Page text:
Saturday, September 11, 2010

Homeschool, 2010-2011

We are doing homeschool somewhat differently than we have before, and not just because there is a very active troublemaker (almost) 3-year-old messing everything up, or a just-walking 1-year-old to keep us busy.

I've been drawn to Charlotte Mason style education, but have had a hard time finding the confidence (or ability) to put anything together.  Last year, you may recall, we went with textbooks while trying to juggle new baby and very active troublemaker 2-year-old.  That kept us afloat for the first few months at least, but we had put several of the books aside before the year's end.  While I saw that having a "chapter and questions" on a certain subject gave me a semblance of confidence that I "wasn't missing anything," I also realized that the novelty of such a plan wasn't enough to really instill much of that information for the long term.

The next step, an unexpected one, was ordering Read for the Heart, on a whim.  I have Books Children Love, and was able to use it to some extent, but was hoping for a little more.  More what?  I don't know; more input regarding reading choices for children.  What is a good book for what age?  What has questionable themes or concerns a Christian parent might want to know about beforehand?  What is of good literary quality?  What meets the above criteria, and is good to use while studying the Civil War, or ancient history, or ...?  Is there anything written recently, that's worthwhile?  Read for the Heart really delivered.  I was going to do a post about it, but I'm just tossing it in here instead. :)  It's a great resource.

The next thing that led me this direction was peeking (again) at Ambleside Online.  I've browsed this site many, many times in the past, but it always seemed SO intimidating to me.  Maybe it's the warning on the intro page.  Or the older books with which I was unfamiliar.  But this time it didn't seem so scary.  In fact, a lot of those older books they recommended seemed familiar this time...  Indeed, I had read their summaries recently in... you guessed it!  Read for the Heart.

I dug through the site more and more, and made the leap.  I printed out the booklists/schedules for the appropriate years, and joined some relevant Yahoo groups.  I began a fairly tedious process of comparing used book prices between sites and placed some orders.  I even found several books available for free to read on my Kindle for Mac program (Kindle for Every Other Device offered here).  I had peace, and we started on August 2nd.

Why does this feel so do-able all of a sudden?  Well, I like that someone has put in all the hard work of selecting age-appropriate literature that covers all the bases.  I like that the artist and biography and history readings can all be pinned to one general area on the timeline, and that we might read mention of Luther in two or three different books.  This weaves a tapestry of understanding, I think, and reinforces the inter-connectedness of life, as opposed to the compartmentalization that my education proffered.  I like that the schedule is laid out weekly, instead of daily, so we can work at our own pace through the books (or, perhaps more accurately, I only need to freak out once weekly instead of every day, if things are not completed timely.  :)  ).  I like Charlotte Mason's philosophy and method, and love that I can implement it without all the brainwork of putting the whole thing together on my own.  Have I mentioned I hate making decisions???  Well, someone did most of that for me.  I had to choose math, and Ambleside.  Ahhh...  That's much easier than choosing math, and history, and science, and geography, and literature, english, poetry, art, ...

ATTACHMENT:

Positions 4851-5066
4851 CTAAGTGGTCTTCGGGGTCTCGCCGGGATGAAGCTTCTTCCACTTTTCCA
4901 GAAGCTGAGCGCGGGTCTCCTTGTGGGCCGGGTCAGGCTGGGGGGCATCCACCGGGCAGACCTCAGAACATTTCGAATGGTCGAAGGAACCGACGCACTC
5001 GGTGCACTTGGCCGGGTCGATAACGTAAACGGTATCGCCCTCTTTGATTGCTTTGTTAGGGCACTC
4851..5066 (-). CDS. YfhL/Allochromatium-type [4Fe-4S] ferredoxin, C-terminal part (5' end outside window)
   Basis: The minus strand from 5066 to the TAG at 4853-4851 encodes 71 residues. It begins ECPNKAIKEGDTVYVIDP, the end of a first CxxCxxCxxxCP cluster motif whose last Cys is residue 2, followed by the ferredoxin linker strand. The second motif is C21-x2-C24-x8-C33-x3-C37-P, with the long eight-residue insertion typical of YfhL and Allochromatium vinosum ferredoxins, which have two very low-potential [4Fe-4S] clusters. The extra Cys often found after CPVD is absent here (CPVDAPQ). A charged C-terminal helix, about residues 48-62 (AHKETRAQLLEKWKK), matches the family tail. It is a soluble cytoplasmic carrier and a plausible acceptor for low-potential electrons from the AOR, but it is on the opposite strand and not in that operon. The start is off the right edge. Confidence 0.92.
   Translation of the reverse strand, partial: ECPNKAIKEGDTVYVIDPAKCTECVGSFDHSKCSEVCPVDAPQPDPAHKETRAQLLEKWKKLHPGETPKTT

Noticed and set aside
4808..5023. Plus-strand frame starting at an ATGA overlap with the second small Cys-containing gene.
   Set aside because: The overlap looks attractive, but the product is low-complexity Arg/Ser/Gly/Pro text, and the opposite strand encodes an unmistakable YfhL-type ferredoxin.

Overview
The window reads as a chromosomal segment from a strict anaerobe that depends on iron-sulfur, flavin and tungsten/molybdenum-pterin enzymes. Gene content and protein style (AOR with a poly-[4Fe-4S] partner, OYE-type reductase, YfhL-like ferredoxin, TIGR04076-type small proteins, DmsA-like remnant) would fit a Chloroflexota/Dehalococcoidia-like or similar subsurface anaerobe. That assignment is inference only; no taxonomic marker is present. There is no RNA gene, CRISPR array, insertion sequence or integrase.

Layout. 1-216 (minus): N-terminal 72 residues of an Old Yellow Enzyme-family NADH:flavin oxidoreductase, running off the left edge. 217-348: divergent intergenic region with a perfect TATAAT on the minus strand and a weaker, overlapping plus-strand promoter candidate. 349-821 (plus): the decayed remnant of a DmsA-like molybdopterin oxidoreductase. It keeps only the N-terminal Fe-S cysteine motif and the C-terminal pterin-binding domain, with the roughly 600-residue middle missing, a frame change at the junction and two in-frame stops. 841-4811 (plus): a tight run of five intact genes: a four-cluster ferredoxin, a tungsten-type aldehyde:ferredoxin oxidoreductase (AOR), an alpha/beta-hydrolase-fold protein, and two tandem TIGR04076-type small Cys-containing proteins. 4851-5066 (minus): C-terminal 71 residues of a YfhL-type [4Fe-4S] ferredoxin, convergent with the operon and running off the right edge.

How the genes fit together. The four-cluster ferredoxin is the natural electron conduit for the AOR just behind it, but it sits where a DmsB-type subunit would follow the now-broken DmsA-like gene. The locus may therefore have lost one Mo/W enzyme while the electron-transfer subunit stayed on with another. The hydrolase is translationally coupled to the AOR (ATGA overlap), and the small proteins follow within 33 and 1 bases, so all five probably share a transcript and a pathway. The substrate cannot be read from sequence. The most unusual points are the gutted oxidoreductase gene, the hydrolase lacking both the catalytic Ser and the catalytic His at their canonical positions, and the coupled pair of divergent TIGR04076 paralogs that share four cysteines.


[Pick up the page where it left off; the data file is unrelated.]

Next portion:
We're working somewhere around Week 4 or 5 (see how precise I am?  Sheesh..).  We left town for most of a week to attend a cousin's wedding, but I like being a little 'ahead' to start out.  There are days we get a lot done, and days we struggle, but we're making progress, and I'm enjoying the simplicity of narration and CM's other techniques.

I am blessed to have both the major planning done (for me), and be able to use a method/philosophy that sits well in my heart.  I hope the same for everyone else, wherever and however their children are educated!


Fatima said...

I hate to admit (especially since I was a teacher years ago) that I am not very familiar with Charlotte Mason. I would have to say that I've learned far more about true education since I became a SAHM than I did during my years in college. ;)
I checked out Ambleside and really enjoyed the resources there. The reading lists are terrific.
We have actually been reading many of the books on the list. My 7 year old reads at a high level (she's smart like her daddy) and I struggle to find appropriate books for her to read. We've been through all the Little House series, Little Women, and Anne of Green Gables. We're reading the Just So Stories by Kipling right now. The lists on Ambleside look very helpful.
Anyway, your post has made me curious. I'll be learning a bit more myself, about Charlotte Mason! Thanks for sharing today at FLTS.

Pyratess said...

I teach using Charlotte Mason. You are welcome to check out my blog on it!